Robert H. Frank writes.

Mr. Landsburg’s argument finesses the important distinction between a “statistical life” and an “identified life.” The concepts were introduced by the economist Thomas C. Schelling, who observed the apparent paradox that communities often spend millions of dollars to save the life of a known victim – someone trapped in a mine, for example – yet are often unwilling to spend even $200,000 on a highway guardrail that would save an average of one life each year.

This disparity is not economically irrational, Mr. Schelling insisted, because the community values what it is buying so differently in the two cases. It is one thing to risk one’s own life in an unlikely automobile accident, but quite another to abandon a known victim in distress.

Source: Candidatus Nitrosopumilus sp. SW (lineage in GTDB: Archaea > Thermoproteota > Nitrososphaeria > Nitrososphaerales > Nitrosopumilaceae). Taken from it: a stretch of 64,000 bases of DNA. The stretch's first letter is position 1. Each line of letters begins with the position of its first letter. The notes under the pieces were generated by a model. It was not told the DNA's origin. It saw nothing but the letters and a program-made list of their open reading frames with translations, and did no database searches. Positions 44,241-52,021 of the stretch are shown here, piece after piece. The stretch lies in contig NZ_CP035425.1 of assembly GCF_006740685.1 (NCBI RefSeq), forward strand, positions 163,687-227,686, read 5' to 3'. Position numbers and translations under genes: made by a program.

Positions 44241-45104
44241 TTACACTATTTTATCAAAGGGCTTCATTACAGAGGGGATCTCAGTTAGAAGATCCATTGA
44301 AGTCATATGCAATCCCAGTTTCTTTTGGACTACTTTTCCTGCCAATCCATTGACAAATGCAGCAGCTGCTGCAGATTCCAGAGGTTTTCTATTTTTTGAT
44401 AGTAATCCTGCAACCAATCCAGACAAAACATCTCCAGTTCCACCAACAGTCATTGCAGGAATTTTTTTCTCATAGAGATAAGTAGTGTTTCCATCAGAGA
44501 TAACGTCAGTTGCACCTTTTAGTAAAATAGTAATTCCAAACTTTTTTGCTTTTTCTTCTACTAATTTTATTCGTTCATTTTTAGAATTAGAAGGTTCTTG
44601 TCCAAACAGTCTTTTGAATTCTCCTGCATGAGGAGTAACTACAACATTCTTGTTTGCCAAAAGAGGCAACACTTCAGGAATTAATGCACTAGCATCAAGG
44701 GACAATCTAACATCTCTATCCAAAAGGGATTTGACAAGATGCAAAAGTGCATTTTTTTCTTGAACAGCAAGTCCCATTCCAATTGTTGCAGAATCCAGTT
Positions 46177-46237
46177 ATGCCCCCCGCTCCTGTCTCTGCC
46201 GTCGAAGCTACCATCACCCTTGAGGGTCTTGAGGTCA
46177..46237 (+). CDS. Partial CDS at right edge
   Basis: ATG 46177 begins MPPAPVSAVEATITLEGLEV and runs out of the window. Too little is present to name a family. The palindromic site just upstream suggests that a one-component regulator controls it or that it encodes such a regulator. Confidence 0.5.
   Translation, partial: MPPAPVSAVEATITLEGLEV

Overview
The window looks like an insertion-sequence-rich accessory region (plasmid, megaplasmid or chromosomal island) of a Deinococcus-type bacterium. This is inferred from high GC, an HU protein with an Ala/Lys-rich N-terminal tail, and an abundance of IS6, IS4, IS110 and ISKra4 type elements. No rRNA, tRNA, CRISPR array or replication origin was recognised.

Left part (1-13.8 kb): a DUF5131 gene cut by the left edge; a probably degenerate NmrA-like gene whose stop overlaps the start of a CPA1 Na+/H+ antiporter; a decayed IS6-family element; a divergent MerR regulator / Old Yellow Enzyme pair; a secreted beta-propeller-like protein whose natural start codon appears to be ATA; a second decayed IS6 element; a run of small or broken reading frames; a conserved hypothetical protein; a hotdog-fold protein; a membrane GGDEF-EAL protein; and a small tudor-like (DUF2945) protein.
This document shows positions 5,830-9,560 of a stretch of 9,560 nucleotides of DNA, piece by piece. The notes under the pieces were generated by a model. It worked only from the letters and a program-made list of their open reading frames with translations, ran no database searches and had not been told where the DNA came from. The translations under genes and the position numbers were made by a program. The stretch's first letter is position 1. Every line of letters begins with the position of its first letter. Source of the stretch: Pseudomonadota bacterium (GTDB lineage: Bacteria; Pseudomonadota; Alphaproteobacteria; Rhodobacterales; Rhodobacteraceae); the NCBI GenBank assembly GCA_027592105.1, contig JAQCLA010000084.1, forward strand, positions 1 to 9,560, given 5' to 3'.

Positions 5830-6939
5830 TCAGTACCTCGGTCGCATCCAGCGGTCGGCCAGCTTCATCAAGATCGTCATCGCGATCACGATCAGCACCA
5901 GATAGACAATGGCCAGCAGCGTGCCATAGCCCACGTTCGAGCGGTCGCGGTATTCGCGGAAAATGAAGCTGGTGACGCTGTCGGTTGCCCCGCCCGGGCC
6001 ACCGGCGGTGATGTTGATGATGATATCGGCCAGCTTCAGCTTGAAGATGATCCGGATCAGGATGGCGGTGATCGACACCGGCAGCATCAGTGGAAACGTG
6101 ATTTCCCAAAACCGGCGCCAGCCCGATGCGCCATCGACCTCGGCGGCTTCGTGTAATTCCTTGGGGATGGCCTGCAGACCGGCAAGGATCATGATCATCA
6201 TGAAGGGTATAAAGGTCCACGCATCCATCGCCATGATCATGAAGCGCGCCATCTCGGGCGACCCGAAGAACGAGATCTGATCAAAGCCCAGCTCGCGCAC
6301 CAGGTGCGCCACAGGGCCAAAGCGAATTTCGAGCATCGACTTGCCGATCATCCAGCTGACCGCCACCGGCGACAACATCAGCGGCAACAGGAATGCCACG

Frank refers to an article by Steven E. Landsburg arguing that it was cost-effective to disconnect the ventilator of a terminally ill woman who apparently wanted to live to see a relative. I did not find Landsburg’s thought-experiment concerning insurance at all persuasive. That does not mean that I believe that the woman should have been kept alive.

However, I find the claim by Frank (or by Schelling?) that it is rational for “the community” to pay more to save an identified life than a statistical life to be highly suspect. Even assuming that I have no personal relationship with the people involved, I can see where I might instinctively prefer saving an identified life to saving statistical lives. However, if I thought about it, I probably would conclude that this instinct is not rational on my part. If my instinctive valuation is irrational for me as an individual, then why is not also an irrational valuation for “the community” to make?